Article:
Manuel Valls described as 'cretin' by historian for comments about Marianne, a symbol of the French Republic, as burkini ban row continues.
The burkini bans introduced by mayors in some French coastal towns has divided ministers, while the Council of State will rule Friday on a legal challenge to the prohibitons.
France’s Council of State will on Friday announce its judgment on whether the ban of the burkini, recently applied by a number of mayors of coastal towns in France, is legal. The bans, imposed mostly in south-east France and amid the backdrop of recent Islamist terrorist attacks, supposedly target the full-body swimwear worn by some Muslim women. But the prohibitions also exclude dress that might threaten “public order”, and there was uproar this week after several reported incidents of police patrols intercepting Muslim women wearing headscarves on the beach. Carine Fouteau analyses a controversy that not only encroaches basic human rights, but which also has played into the hands of the Islamic State group which was behind this summer's terrorist attacks in France.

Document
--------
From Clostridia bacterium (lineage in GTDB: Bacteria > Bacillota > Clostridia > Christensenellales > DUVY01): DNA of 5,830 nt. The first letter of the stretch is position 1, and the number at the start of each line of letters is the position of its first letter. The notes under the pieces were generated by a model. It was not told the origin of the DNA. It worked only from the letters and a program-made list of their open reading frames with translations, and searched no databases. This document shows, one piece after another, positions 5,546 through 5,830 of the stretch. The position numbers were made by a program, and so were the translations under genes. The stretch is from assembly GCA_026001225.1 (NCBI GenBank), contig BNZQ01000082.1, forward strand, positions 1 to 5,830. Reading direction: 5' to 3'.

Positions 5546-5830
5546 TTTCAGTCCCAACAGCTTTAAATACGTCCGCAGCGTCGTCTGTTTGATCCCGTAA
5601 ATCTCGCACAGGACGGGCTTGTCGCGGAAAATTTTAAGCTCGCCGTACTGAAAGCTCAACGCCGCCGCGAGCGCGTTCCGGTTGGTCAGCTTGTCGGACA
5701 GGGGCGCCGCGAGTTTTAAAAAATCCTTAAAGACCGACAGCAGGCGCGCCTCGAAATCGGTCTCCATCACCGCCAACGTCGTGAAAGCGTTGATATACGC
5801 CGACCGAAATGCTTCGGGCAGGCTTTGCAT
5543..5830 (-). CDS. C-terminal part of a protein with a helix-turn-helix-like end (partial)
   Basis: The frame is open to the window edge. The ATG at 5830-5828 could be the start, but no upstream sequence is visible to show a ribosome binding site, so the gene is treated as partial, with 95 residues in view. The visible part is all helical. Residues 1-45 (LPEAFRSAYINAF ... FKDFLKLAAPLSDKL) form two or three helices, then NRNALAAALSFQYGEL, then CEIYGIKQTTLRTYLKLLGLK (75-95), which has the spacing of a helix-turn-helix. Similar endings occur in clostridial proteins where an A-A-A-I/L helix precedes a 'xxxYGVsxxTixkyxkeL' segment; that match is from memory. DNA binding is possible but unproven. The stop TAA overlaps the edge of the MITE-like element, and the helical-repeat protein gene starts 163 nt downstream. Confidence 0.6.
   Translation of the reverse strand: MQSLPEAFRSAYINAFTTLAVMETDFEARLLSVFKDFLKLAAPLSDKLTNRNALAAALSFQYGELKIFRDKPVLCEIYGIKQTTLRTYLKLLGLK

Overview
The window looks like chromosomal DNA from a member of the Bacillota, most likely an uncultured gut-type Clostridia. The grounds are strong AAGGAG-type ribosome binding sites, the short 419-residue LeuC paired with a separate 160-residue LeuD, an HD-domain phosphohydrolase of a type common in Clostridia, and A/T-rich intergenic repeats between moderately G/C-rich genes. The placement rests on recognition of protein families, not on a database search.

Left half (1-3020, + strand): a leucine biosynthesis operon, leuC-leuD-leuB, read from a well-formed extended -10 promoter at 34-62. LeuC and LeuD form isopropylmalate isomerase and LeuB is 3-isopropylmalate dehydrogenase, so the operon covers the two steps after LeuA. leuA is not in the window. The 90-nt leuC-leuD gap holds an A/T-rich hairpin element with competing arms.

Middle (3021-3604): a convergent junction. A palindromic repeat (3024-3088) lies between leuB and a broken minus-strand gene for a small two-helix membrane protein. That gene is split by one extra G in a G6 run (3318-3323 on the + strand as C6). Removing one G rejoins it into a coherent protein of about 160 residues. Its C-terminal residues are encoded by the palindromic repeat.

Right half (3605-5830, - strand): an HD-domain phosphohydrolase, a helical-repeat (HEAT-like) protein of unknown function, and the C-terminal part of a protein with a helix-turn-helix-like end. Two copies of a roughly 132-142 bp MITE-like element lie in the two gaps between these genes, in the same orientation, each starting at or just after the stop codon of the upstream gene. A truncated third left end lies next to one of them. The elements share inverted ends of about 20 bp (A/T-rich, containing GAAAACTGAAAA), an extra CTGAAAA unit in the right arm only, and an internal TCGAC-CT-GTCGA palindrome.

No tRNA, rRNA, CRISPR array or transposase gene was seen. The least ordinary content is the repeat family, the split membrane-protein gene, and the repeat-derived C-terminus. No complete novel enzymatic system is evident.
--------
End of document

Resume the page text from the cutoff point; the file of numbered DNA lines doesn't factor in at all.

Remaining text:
The Australian designer credited with creating the swimwear for Muslim women says online sales have been 'hectic' following controversial French beach bans.
Bishop Nunzio Galantino denounced the ban in several coastal towns as a 'war on symbols' and a 'vulgar ridiculing of the religious sensitivity of others'.
The mayor of Sisco, close to Bastia, announced the measure amid what he called a 'powder-keg' situation between Muslims and non-Muslims on the island.
Following Cannes ban, mayor of Villeneuve-Loubet says that in France 'one does not come to the beach dressed to display religious convictions'.
Mayor of popular resort of Cannes, David Lisnard, has issued order forbidding beachwear that doesn't respect 'good morals and secularism'.
Decision by group in Marseille to book a water park for Muslim women who want to wear 'burkinis' has drawn criticism from French Right.